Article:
"Congress restored partial funding to New York City's antiterrorism efforts yesterday, after drawing criticism for slashing money to the Securing the Cities program. Members of the New York delegation had requested full restoration of the $40 million originally approved. Instead, Congress agreed to put $20 million toward the program, which attempts to ring the city in sensors that can detect a makeshift nuclear device or a radioactive dirty bomb. Officials pointed to the recent indictment of Najibullah Zazi, accused of plotting to detonate a bomb in New York City, as evidence of the city's need for security money. U.S. Sen. Charles Schumer said the program deserved $40 million, but 'it looked like it could have ended up at zero,' an aide noted." (Metro International; 08Oct09) http://www.metro.us/us/article/2009/10/08/07/0314-82/index.xml

Area exercise tests response to Oyster Creek emergency [NJ]
"More than 300 participants from 17 municipalities located within a 10-mile radius around Oyster Creek Generating Station in Lacey took part Tuesday in an annual exercise that tested their response to a simulated emergency at the 40-year-old nuclear power plant. Also participating were about a dozen county and volunteer agencies, plant owner Exelon Nuclear, the State Police Office of Emergency Management, the state Department of Environmental Protection and the state Department of Health and Senior Services, said Officer A. Stephen Healey, a radiological officer for the Ocean County Sheriff's Department's Office of Emergency Management. The exercise will be evaluated and graded by the Federal Emergency Management Agency, and the results will be discussed at a public meeting at 1 p.m. Friday at the county Office of Emergency Management at Robert J. Miller Airpark on Route 530 in Berkeley." (Ashbury Park Press; 06Oct09; Bonnie Delaney)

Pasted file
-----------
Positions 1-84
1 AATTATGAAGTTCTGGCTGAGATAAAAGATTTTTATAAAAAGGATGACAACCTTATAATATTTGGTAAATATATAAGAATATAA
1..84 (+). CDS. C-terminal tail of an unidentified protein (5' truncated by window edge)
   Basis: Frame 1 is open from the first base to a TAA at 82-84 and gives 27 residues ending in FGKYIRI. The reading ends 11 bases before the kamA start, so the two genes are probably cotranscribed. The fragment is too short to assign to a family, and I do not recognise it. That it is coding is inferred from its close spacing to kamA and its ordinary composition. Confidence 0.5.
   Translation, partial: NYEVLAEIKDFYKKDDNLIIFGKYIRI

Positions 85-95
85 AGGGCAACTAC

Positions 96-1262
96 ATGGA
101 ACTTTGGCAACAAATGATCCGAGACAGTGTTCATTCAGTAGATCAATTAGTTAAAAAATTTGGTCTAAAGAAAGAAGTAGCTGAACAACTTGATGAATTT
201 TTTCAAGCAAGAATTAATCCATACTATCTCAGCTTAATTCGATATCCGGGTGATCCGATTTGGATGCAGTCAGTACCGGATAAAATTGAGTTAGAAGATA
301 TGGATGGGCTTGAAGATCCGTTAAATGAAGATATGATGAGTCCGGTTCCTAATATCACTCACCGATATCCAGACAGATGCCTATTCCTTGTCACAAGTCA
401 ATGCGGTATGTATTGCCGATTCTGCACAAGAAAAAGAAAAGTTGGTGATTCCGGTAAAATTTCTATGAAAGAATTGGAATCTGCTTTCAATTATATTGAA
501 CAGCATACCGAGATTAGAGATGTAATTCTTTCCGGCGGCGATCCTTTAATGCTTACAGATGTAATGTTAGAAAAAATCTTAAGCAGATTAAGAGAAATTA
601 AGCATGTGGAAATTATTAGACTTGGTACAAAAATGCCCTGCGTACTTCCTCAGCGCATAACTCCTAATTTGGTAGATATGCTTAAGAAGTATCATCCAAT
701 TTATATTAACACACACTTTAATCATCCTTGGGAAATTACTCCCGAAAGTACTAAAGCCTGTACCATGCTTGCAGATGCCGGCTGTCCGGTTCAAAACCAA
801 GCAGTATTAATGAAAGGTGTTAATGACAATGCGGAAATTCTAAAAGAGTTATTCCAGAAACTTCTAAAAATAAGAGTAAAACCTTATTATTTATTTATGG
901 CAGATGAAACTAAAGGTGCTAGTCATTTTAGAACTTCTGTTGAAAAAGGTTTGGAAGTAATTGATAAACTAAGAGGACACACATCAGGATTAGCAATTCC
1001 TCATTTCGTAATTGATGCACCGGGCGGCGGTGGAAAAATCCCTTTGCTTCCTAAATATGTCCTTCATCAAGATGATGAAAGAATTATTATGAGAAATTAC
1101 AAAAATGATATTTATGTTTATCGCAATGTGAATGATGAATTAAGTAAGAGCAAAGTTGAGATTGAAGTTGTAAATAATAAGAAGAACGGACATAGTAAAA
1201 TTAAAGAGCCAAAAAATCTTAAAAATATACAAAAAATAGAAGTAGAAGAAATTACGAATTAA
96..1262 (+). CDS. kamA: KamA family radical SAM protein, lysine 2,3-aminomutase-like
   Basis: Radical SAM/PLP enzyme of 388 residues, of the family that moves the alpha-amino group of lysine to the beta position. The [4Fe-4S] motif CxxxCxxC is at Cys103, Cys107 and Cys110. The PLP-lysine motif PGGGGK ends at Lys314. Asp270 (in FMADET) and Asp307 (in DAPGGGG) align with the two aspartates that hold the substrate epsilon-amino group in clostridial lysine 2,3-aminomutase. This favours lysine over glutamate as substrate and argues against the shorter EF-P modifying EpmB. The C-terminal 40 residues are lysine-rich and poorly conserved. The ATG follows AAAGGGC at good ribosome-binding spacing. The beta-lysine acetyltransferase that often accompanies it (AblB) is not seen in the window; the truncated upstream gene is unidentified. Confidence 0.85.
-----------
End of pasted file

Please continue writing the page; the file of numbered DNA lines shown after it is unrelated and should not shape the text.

Officials: missing SC [South Carolina] nuclear pellets [uranium] not risky
"Federal investigators say the public faces little danger from 25 pounds of radioactive material reported missing from a South Carolina nuclear fuel plant. [...] In May, the Monroeville, Pa.-based company told regulators it could not account for about 25 pounds of low-enriched uranium used to make nuclear fuel. [...] NRC [Nuclear Regulatory Commission] spokesman Roger Hannah says the material likely never left the plant and was recycled with discarded materials that don't meet quality standards. And even if it had been released, he says, the stable composition of the uranium is such that it couldn't be used as a weapon, like a dirty bomb. But a scientist who tracks nuclear issues says a terrorist could use material like that to create a radiological weapon by essentially building a small nuclear reactor with that material." (Associated Press; 02Oct09) http://hosted.ap.org/dynamic/stories/S/SC_NUCLEAR_FALSE_RECORDS_PAOL-?SITE=KQVAM&SECTION=HOME&TEMPLATE=DEFAULT

Patagonia crime scene plays role in nuclear security bid